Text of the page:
The baby had full trisomy 6. It would have been a girl.
Full trisomy 6 always results in miscarriage. Babies with partial trisomy 6 all die in infancy. It's rare and random, was not caused by anything I did or didn't do, and probably won't happen again. We can move on with the expectation that we will have other children and they will most likely be healthy. Our questions have been answered, and the answers are less painful than I'd feared.
She existed, she was real, but she was irreparably flawed. Nothing could have changed the outcome, there never was a future, it really and truly wasn't meant to be. For some reason, I can accept that. I'm even thankful we were spared a worse experience. It seems like I should finally be able to put this behind me. Things should be getting better.
For lack of anything better
Thursday, July 23, 2009 - 09:20 a.m.
I've been kind of at a loss for words lately. It's been a rough month, and not one I've really felt like documenting. I guess I'm doing okay, though. For the most part, life really does goes on.
Things have been busy at work. At first I was making up for the time I unexpectedly took off, and now I'm catching up on the things I should have been doing while I was catching up. This week has been particularly stressful so far, with looming deadlines, mounds of paperwork, and urgent projects randomly falling out of the sky. I'm pretty sure there are a great many clients pissed at me at the moment, but I just don't care about that as much as I should.
Micah turned 10 months old on the 12th, and started pulling himself to standing shortly after. It took him hauling two coffee cups (one of them half-full) off the table before I wised up and started putting things out of his improved reach, but he still requires an astonishing amount of supervision these days. If it's not dragging Things That Could Cause Death off onto his head, it's the eating of Things Not Intended For Human Consumption, including (but not limited to) such tempting tidbits as cat food, electrical cords, wads of cat fur, dead bugs, and mulch. CONSTANT VIGILANCE!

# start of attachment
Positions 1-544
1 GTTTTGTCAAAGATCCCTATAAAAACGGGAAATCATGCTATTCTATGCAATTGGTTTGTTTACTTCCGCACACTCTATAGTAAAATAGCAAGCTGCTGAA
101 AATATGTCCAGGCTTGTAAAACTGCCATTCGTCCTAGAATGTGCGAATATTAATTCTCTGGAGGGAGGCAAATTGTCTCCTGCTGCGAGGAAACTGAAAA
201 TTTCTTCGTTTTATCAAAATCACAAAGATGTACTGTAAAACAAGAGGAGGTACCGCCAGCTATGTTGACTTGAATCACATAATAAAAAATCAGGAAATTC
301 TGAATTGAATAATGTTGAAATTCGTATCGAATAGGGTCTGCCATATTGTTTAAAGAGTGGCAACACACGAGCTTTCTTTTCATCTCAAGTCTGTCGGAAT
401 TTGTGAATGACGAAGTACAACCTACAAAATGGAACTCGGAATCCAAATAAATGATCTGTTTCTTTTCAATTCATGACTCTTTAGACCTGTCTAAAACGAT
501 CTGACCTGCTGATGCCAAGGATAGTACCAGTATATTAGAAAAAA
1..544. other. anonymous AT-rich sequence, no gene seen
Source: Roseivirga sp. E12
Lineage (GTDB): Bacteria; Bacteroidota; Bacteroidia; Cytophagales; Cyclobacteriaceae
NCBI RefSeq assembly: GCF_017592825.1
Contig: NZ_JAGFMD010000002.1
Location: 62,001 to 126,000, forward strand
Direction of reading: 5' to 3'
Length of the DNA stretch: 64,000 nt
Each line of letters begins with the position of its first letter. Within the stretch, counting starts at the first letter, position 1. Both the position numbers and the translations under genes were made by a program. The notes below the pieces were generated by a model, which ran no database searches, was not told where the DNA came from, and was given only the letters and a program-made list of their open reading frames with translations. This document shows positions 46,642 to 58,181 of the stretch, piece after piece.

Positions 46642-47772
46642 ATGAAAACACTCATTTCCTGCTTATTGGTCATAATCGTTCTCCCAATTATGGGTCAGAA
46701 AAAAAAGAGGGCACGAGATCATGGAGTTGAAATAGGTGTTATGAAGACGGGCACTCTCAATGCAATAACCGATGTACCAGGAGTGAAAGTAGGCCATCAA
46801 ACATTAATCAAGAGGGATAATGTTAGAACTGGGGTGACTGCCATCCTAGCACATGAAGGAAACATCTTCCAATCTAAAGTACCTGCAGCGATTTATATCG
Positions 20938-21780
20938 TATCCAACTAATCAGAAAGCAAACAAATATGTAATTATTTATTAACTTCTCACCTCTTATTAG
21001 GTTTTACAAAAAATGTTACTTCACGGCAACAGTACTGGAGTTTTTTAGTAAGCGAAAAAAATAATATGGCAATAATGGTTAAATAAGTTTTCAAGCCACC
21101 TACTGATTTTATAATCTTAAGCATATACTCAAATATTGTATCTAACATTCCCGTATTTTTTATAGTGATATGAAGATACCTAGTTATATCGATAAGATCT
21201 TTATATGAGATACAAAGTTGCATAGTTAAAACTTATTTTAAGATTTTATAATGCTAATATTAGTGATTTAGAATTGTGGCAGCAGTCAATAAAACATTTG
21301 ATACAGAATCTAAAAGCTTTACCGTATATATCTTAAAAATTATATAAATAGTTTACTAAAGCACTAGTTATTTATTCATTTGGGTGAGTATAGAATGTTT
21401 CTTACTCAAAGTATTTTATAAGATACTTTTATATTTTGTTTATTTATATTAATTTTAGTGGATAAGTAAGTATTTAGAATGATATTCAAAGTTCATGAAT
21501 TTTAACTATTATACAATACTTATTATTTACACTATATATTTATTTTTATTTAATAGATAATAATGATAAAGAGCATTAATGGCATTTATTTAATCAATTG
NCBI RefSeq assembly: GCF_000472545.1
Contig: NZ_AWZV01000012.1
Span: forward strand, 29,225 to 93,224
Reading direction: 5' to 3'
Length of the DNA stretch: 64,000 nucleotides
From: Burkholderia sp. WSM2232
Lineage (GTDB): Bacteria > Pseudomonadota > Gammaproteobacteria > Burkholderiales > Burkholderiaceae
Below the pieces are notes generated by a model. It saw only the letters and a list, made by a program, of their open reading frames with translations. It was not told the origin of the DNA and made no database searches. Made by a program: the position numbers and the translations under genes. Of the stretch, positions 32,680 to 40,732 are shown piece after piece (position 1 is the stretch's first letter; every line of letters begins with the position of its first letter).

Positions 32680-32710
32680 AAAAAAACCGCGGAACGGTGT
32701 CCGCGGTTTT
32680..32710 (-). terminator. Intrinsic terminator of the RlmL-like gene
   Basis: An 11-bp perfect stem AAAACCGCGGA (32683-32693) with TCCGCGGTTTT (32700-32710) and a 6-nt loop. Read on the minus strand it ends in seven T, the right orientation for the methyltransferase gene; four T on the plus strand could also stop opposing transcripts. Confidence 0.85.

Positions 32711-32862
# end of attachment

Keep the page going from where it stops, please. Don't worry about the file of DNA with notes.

This past weekend, Todd and I went and talked to a realtor about building in a neighborhood we've both been interested in for a while. For several reasons, we really feel now is the best time to sell our house, and the place we're looking at building is closer to our offices, in a better school district, and has several amenities we'd like. This coming weekend, we're going to look at a few other houses and neighborhoods. Right now we're still in the number-crunching hypothetical stage, but it's creeping closer to maybe becoming a reality, and it's simultaneously exciting and nerve-wracking.
Today, I have my follow-up appointment with my OB. He routinely sends off the tissues from a D&C for testing to see if there's anything that can explain the miscarriage. Before the surgery, I'd decided I didn't particularly want him to do that, but at the last minute just shrugged when he asked. I don't know if those results will be back today or not - I never asked the timetable - but I'm still pretty ambivalent about it. Does it really matter what caused my miscarriage? Will I feel better or worse if there were no genetic abnormalities? I've only just now stopped blaming myself every second of every day for what happened - will those results start the whole cycle over again? What if there WAS something wrong, something likely to happen again? I'm afraid it will be just too much to handle at this point.
Hey, wow. That's kind of depressing again. Uhm...look! A picture!
This started out as another depressing entry, mostly about my difficulty accepting that, as a consequence of the antibiotics I'm on for the D&C, I can't nurse Micah for a week. I wasn't give that tidbit of information until AFTER I woke up from surgery, so I was completely unprepared for that loss, on top of the other. Let's just say I'm not taking either of them very well. But, I deleted all that mess and decided instead to post two pictures that make me smile. So, here you go: